Economic value added is the incremental difference in the rate of return over a company's cost of capital. In essence, it is the value generated from funds invested in a business. If the economic value added measurement turns out to be negative, this means a business is destroying value on the funds invested in it. It is essential to review all of the components of this measurement to see which areas of a business can be adjusted to create a higher level of economic value added. If the total economic value added remains negative, the business should be shut down.
To calculate economic value added, determine the difference between the actual rate of return on assets and the cost of capital, and multiply this difference by the net investment in the business. Additional details regarding the calculation are:
- Eliminate any unusual income items from net income that do not relate to ongoing operational results.
- The net investment in the business should be the net book value of all fixed assets, assuming that straight-line depreciation is used.
- The expenses for training and R&D should be considered part of the investment in the business.
- The fair value of leased assets should be included in the investment figure.
- If the calculation is being derived for individual business units, the allocation of costs to each business unit is likely to involve extensive arguing, since the outcome will affect the calculation for each business unit.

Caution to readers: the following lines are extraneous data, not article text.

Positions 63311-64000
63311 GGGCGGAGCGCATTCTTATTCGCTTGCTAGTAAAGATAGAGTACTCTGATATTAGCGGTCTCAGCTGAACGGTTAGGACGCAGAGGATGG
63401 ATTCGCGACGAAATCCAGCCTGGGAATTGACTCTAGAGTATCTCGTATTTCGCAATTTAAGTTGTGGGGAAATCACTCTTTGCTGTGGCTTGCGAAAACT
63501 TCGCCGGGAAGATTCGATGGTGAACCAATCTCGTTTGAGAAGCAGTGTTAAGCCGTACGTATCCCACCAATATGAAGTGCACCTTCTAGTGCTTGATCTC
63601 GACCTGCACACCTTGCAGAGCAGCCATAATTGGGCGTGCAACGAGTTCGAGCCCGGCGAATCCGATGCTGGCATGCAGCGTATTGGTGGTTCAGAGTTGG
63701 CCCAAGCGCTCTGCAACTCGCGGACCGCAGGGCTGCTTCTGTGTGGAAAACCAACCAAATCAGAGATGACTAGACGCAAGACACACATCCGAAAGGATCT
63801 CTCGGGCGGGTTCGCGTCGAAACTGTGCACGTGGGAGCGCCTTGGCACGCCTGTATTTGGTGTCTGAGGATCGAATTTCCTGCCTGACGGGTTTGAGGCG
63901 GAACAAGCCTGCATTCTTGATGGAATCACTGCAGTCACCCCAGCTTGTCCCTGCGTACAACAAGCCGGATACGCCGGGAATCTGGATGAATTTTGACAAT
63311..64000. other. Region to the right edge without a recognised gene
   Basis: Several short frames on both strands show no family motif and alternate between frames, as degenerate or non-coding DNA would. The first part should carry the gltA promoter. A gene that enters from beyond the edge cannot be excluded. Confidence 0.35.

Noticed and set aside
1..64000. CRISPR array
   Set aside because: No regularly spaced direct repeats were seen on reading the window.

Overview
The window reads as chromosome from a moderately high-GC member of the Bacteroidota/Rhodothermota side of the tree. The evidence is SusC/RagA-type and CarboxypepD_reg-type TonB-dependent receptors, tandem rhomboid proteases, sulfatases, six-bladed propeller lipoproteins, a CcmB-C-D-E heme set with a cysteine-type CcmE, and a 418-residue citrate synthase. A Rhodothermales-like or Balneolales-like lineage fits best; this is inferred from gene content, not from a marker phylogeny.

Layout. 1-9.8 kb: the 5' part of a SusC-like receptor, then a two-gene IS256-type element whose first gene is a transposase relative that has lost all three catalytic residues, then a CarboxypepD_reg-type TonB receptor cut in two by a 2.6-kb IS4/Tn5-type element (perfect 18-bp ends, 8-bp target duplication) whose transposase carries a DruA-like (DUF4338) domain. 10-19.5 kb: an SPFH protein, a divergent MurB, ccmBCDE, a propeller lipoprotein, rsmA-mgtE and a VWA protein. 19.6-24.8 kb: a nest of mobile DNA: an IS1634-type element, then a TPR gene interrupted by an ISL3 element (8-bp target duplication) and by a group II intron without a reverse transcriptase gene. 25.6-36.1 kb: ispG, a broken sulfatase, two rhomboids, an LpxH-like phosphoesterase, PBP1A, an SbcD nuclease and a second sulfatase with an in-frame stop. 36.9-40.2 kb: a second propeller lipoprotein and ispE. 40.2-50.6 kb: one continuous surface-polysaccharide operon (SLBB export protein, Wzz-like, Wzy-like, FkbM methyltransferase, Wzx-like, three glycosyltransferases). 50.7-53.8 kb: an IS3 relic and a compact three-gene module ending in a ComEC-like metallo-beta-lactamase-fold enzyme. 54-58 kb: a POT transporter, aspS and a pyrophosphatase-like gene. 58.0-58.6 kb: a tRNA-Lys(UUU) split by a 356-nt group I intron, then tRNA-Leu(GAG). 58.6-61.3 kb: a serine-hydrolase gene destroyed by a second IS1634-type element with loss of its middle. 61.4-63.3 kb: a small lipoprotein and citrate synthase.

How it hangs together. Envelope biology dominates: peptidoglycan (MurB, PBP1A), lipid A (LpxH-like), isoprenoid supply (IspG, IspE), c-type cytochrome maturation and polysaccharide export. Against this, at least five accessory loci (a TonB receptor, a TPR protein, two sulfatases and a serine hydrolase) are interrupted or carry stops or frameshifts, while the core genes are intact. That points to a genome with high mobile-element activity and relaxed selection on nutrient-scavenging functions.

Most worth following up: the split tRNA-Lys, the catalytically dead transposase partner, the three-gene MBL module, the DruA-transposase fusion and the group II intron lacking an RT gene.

The formula for economic value added is:
(Net investment) x (Actual return on investment – Percentage cost of capital)
This calculation yields more reliable results when the targeted organization has a large asset base. Its results are less certain when a business has a large proportion of intangible assets.
For example, the president of the Hegemony Toy Company has just returned from a management seminar in which the benefits of economic value added have been trumpeted. He wants to know what the calculation would be for Hegemony, and asks his financial analyst to find out.
The financial analyst knows that the company's cost of capital is 12.5%, having recently calculated it from the company's mix of debt, preferred stock, and common stock. He then reconfigures information from the income statement and balance sheet into the following matrix, where some expense line items are instead treated as investments.
|Account Description||Performance||Net Investment|
|Cost of goods sold||4,000,000|
|General & administrative||660,000|
|Research & development||230,000|
|Cost of patent protection||82,000|
|Cost of trademark protection||145,000|
|Total net investment||$3,632,000|
The return on investment for Hegemony is 17.8%, using the information from the preceding matrix. The calculation is $645,000 of net income divided by $3,632,000 of net investment. Finally, he includes the return on investment, cost of capital, and net investment into the following calculation to derive the economic value added:
($3,632,000 Net investment) x (17.8% Actual return – 12.5% Cost of capital)
= $3,632,000 Net investment x 5.3%
= $192,496 Economic value added
Thus, the company is generating a healthy economic value on the funds invested in it.
The measurement has benefited from the marketing efforts of consulting firms that want to install an economic value added measurement system; whether the metric will have standing over the long term is difficult to say.